In a similar manner, the question of representativity is at the very core of Holocaust studies. Primary witnesses and death camp survivors like Dori Laub and Elie Wiesel claim that this “founding trauma” of the twentieth century (LaCapra 2001:161) is essentially impossible to describe, be it verbally or visually. It is simply assumed to be "significant and unsignifiable, overwhelmingly meaningful but also impossible to depict or understand" (Gross and Rohr 2010:10). In this intellectual climate the concept of memory offers a way to supposedly "avoid the distance, the false objectivity, and the epistemological pitfalls of ideology-laden, historical narration" (Gross and Rohr 2010:15).
The current tendencies in trauma theory still revolve around this problem of coming to terms with the challenges of representing overwhelming and destructive experiences. But the critique of the notion of representation and the assumption that the Holocaust and other traumatic events are beyond comprehension has been met by a less nihilistic philosophy. Concepts such as affectivity, mediality and performance have emerged to make sense of a new set of practices that wish to approach the phenomenon through new conceptualizations and methods. These terms provide alternative models for thinking about symbolic exchanges beyond the limits of the representational paradigm (Agosthino, Antz, and Ferreira (eds.) 2012).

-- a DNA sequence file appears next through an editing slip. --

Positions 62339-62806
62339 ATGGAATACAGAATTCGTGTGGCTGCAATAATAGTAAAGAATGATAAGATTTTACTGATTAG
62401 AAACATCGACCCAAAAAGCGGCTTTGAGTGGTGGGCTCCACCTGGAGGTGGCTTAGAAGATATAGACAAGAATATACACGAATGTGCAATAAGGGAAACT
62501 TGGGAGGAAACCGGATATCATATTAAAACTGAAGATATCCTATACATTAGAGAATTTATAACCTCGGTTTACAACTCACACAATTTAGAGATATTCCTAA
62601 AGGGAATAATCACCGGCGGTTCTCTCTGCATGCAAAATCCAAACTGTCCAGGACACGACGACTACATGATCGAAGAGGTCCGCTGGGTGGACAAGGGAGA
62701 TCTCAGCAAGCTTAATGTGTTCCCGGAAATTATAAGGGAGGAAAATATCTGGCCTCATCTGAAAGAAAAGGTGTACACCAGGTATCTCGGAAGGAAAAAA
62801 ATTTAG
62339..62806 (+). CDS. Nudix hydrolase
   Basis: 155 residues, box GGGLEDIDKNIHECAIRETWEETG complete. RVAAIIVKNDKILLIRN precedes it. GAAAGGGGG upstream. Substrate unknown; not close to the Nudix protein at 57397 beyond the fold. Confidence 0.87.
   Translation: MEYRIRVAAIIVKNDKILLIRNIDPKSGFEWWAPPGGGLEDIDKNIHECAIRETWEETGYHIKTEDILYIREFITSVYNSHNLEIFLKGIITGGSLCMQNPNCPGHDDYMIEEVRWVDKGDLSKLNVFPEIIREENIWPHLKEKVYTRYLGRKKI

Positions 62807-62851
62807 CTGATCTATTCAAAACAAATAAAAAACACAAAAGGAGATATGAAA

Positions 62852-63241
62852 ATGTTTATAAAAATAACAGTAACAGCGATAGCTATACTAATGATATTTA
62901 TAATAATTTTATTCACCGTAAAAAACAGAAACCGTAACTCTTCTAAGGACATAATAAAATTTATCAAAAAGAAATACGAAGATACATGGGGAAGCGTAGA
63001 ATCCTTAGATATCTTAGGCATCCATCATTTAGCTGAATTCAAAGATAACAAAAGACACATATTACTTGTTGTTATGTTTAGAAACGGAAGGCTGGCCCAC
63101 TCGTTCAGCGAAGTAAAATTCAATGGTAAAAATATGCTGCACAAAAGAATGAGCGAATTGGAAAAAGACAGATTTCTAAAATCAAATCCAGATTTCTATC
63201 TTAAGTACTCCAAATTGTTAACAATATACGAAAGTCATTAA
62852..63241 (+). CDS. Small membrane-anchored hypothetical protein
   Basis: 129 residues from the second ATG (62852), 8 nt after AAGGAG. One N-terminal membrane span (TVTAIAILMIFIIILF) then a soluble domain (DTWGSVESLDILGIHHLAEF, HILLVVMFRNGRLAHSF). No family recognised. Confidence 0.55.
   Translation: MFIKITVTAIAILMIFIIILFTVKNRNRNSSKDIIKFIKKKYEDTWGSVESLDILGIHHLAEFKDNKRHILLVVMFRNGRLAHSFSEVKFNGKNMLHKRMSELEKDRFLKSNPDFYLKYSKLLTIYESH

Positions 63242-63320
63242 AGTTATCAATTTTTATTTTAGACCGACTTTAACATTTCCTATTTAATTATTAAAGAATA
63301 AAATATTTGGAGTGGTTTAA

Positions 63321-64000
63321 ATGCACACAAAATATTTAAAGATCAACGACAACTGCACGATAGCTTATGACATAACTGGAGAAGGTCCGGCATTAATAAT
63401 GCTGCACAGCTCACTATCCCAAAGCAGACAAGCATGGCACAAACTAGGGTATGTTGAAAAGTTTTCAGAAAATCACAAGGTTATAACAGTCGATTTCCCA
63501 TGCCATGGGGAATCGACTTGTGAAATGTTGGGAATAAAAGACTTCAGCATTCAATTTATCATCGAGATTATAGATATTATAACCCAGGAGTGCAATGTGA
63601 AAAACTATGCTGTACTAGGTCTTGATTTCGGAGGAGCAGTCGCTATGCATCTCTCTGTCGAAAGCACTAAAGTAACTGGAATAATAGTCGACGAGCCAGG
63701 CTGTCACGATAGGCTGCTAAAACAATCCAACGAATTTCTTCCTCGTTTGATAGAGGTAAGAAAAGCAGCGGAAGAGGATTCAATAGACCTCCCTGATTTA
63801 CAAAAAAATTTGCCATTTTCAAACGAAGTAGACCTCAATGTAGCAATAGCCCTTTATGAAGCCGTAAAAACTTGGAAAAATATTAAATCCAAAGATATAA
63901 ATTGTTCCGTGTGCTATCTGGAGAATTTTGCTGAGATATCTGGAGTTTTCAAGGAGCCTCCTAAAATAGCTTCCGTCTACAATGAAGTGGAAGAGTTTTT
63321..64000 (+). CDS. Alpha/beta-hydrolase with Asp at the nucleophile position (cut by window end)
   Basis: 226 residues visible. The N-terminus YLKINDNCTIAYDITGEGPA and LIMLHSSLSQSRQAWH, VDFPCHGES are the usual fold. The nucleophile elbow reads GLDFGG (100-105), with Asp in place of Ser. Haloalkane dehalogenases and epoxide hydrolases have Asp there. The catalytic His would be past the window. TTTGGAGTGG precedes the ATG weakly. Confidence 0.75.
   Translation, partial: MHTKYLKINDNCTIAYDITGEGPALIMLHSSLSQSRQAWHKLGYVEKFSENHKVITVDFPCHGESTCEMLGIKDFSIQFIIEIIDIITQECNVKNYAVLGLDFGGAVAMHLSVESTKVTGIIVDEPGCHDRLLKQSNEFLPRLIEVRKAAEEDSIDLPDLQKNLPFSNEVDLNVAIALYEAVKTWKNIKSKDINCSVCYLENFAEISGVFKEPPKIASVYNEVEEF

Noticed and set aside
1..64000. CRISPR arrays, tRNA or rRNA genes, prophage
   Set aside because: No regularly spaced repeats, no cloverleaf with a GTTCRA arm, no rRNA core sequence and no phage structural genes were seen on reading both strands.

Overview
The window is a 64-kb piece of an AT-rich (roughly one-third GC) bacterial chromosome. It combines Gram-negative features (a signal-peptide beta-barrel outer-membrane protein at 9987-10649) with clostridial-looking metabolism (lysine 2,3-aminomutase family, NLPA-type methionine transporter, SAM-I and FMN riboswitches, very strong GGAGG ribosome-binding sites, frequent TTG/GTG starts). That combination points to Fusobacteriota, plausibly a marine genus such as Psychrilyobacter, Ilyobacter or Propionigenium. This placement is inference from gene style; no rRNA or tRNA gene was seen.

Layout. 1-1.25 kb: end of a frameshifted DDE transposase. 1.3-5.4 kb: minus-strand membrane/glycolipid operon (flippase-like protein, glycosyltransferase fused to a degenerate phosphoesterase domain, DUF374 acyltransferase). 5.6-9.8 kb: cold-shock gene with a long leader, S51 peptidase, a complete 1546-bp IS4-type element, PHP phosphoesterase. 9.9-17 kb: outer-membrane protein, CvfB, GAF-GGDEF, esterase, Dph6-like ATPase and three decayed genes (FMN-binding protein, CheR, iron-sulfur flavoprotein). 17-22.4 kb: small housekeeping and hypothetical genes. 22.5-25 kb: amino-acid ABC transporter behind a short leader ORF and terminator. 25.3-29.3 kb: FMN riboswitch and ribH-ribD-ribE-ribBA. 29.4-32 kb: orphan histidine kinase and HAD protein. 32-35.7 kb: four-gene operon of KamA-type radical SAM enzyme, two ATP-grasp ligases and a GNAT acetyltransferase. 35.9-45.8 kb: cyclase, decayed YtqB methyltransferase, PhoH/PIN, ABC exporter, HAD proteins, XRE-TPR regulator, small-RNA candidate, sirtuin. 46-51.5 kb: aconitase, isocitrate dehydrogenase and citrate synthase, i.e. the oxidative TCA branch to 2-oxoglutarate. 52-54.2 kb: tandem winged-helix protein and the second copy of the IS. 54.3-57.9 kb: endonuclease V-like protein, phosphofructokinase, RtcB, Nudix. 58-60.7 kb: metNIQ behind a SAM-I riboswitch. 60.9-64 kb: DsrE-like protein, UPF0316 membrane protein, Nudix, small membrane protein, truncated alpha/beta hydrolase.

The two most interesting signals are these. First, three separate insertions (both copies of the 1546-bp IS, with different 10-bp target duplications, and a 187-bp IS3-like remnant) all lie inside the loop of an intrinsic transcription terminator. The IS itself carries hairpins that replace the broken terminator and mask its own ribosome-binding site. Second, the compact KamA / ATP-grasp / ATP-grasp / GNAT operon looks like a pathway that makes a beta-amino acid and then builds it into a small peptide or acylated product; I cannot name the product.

Another response to the critique of representation is a gradual return to history at the expense of memory. This development does not call for literary or artistic reticence or assert the illegitimacy of imaginative art or fiction about the Holocaust. On the contrary, as stated by Ruth Franklin, we have an obligation "not only to remember the Holocaust, but also by now, at our vantage point and moment in time to situate it properly in historical perspective" (Franklin 2011:233). The emphasis on history entails, firstly, the acknowledgement that the Holocaust, despite its cataclysmic dimensions, is an historical event; that it belongs to past life and not some other mysterious realm beyond human reach. Secondly, it recognizes that fiction is a proper means to historicizing the event because of what fiction uniquely offers: “an imaginative access to past events, together with new and different ways of understanding them that are unavailable to strictly factual forms of writing” (Franklin 2011:13).
Our ambition is to work within and critically discuss the theoretical frameworks that dominate the present debates on trauma and aesthetics. One obviously highly relevant way of thinking about trauma fiction in contemporary culture is to develop the concept of affect. Trauma involves strong emotions, both from victims and from witnesses, and is a feeling that art works intend to investigate and express. But where emotions usually refer to the subject (emotions are something you have), affects are contextualized and situated (they are something you are in). A concept of affect will therefore stimulate an understanding of situations and contexts as important coordinates for potentially traumatizing events. Frederik Tygstrup underscores the triple approach to affects “as relational, as situational and as corporeal” (Tygstrup 2012:201) thus arguing for an analysis of traumatic experiences as an interface between internal and external processes and interaction.